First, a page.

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Free Will?: An investigation into whether we have free will, or whether I was always going to write this book Paperback – November 3, 2010
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While the book is organized into sections and chapters, their content repeats somewhat, and subjects and themes cross between chapters and sections freely. I did not find the book to have any linear or cumulative structure to it, though it seemed to break down into three main portions. The first portion of the book introduces the reader to the problem - that Free Will seems to be incompatible with either causation or randomness, and pretty much everything seems to be either caused or random, so there is no obvious method that Free Will could work. Pearce introduces the Libertarian, Compatabilist, and Determinist POVs as ways to resolve this conflict, and expresses his views that Libertarianism is incoherent, Compatabilism is just sugar-coated Determinism, and that he is a happy Determinist. He also introduces his theme of second-guessing the judicial system, in particular its retributive and judgmental aspects.
The middle portion of the book elaborates on these three POVs. While it does not add much to understanding of Libertarianism or Compatabilism, this portions discussion on Determinism was particularly interesting.Read more ›
Excellent book and probably should be the starting place for those interested in the topic, regardless if you come from a secular or a theistic background. The author includes the facts of determinism also while considering some of the Christian claims which I thought was very interesting.
Come join the Tippling philosophers and get ready to have your mind stimulated.
The author convincingly shows that determinism is borne out in countless recent scientific discoveries in neuroscience, psychology, biochemistry, physics and genetics which new findings are important and have wide application in all aspects of our lives.Read more ›
I really think the 50 pages of text on biblical prophecy and theological determinism was a little much. Obviously it is tangentially related to the topic but he spent way too much time on it and I got tired of it. The book would have been better with a little less of this, however it is so good otherwise I still give it 5 stars.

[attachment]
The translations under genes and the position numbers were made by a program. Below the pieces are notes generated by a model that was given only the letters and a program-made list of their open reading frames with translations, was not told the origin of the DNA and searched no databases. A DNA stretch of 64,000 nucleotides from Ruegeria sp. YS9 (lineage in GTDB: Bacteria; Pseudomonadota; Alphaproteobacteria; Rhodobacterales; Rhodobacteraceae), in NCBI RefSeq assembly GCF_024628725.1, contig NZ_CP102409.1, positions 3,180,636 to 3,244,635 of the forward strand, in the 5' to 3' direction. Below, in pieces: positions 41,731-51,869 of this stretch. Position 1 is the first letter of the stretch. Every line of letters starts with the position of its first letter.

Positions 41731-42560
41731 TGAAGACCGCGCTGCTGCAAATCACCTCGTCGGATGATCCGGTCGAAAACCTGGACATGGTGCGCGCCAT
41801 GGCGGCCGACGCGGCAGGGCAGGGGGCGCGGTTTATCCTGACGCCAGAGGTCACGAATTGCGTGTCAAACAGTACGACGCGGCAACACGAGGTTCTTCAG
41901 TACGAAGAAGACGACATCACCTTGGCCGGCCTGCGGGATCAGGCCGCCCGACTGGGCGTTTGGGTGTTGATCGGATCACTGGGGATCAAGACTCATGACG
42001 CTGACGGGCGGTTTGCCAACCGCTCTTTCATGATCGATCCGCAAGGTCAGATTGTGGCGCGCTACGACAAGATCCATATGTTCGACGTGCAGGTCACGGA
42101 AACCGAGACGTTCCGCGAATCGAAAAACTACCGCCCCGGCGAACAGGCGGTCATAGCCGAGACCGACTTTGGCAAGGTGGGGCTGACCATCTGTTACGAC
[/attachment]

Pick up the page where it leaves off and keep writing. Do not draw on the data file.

Most Recent Customer Reviews
I'm not good at writing, so I wasn't going to write this review - so much for free will! To make it easy for me, I just want to say that I agree with all the 5-star reviews here;... Read morePublished 5 months ago by Rike
I'm writing an article that involves the conundrum of free will, and this was an excellent introduction.Published 12 months ago by John C. Sheldon
Jonathan Pearce has written what is quite possibly the most detailed explanation of the problems with free will. Read morePublished 19 months ago by Chandler Isaac Klebs
Pretty much rubbish. To many contradictions. He likes to ramble with long drawn out analogies that turn around and make himself look foolish. Read morePublished 23 months ago by New image
This book is a wonderful introduction to the philosophy of free will. It delves into libertarian views (e.g. Kane), compatibilist views (e.g. Read morePublished on May 29, 2014 by 'Trick Slattery
Since the time I was young, the idea of free will has always resonated with me. I was a firm believer in dualistic free will for many, many years, but seldom ever took the time to... Read morePublished on March 11, 2014 by Ron Massine
An excellent, informal discussion of the topic of 'free will' from philosophical and naturalistic perspectives. Read morePublished on August 20, 2012 by YF
The first tenet of Humanist doctrine is that the will is the primary faculty of Man and the second is that the freedom of the will is illusory, and that human behavior is... Read morePublished on June 16, 2012 by Clifford J. Stevens